List by Author: John D. Barrow
If you are a flower then April is allegedly the cruellest month, but if you are a student of any sort then I'm sure you would have picked June.
John Barrow gives us an overview, from Aristotle's ideas to Cantor's neverending tower of mathematical infinities, and from shock waves to black holes.
A simple question to ask about kayak races is whether having lots of paddlers helps or slows the boat down? The kayak with two paddlers has twice as many "engines" to power it but it also has twice as much weight to drag through the water. Which is the dominant factor?
If you look at the pattern of rowers in a racing four or eight rowing boat then you expect to find them positioned in a symmetrical fashion, alternately rightleft, rightleft as you go from one end of the boat to the other. However, the regularity of the rower's positions hides a significant asymmetry that affects the way the boat will move through the water.
If you manage a large organisation, then people will come and go. There are always decisions to make about promoting people, promising newcomers versus experienced middle managers, all of whom are aspiring to move up the corporate ladder. But is it better to promote the least competent rather than the most competent? Some new research suggests that it may be.
Table tennis first became an Olympic sport in 1988, but changed its scoring system in 2001 to make matches more exciting for spectators. But how does the new system compare to the old one in terms of your chances of winning?
How large are the forces acting on a gymnast swinging on the high bar?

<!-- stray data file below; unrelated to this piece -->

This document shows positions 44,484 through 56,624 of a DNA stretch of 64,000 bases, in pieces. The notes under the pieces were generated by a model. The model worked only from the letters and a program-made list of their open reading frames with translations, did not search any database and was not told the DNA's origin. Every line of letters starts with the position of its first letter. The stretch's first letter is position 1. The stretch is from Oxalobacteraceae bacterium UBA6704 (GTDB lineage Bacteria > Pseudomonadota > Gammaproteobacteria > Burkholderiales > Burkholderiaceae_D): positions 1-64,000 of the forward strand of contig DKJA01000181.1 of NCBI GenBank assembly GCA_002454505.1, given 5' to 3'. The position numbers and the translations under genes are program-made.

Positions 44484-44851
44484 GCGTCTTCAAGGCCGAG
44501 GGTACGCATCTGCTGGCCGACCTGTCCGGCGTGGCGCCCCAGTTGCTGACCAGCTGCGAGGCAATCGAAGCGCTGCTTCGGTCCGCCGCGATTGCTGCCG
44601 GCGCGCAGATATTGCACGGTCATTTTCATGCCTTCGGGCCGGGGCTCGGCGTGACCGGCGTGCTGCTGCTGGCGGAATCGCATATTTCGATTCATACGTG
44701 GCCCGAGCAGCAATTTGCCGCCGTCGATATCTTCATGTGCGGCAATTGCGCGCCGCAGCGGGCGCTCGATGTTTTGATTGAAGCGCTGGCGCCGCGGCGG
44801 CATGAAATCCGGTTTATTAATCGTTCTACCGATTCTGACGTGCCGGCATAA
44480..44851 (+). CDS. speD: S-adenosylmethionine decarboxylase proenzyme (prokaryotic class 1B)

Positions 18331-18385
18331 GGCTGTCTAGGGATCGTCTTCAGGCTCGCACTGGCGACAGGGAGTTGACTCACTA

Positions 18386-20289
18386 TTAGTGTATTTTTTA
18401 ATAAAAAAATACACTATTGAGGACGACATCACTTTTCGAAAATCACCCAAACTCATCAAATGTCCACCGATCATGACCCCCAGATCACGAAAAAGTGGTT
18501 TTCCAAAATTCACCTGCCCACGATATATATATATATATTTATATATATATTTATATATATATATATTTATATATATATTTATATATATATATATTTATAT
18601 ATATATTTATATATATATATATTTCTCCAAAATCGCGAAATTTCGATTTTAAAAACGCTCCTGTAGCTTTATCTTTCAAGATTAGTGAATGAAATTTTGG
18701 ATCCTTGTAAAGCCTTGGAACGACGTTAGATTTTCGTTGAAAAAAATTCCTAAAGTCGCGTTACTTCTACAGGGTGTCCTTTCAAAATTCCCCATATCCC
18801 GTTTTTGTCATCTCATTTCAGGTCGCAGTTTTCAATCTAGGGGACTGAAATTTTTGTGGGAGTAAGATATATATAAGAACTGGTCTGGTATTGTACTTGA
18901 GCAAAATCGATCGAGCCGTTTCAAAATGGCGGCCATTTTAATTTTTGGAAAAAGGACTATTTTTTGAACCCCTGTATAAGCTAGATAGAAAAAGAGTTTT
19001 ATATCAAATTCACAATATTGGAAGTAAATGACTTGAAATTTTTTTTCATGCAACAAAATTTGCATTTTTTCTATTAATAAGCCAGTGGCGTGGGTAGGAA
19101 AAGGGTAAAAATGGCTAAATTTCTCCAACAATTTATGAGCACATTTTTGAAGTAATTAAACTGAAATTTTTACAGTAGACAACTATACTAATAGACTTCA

In many sports a particular tactical conundrum arises. The team captain has to choose the best order in which to use a group of players or setplays in the face of unknown counter choices by the opposition. Do you want to field the strongest players first to raise morale or play them last to produce a late run for victory? John D. Barrow shows that randomness holds the answer.
Pagination

Want facts and want them fast? Our Maths in a minute series explores key mathematical concepts in just a few words.
Generating electricity without the use of fossil fuels is not just an engineering and industrial challenge, it is also a huge mathematical challenge.
In this podcast author Coralie Colmez shares insights into her novel The irrational diary of Clara Valentine.
We talk to early career mathematicians who spent some of their summer holiday solving problems posed by industry — such as how to blend a perfect smoothie!
Don't like plantbased meat alternatives, but want to spare animals and the environment? There's hope on the horizon, aided by a good helping of maths.
Inverse problems are mathematical detective problems. They can help solve crimes, are used in medical imaging, and much more.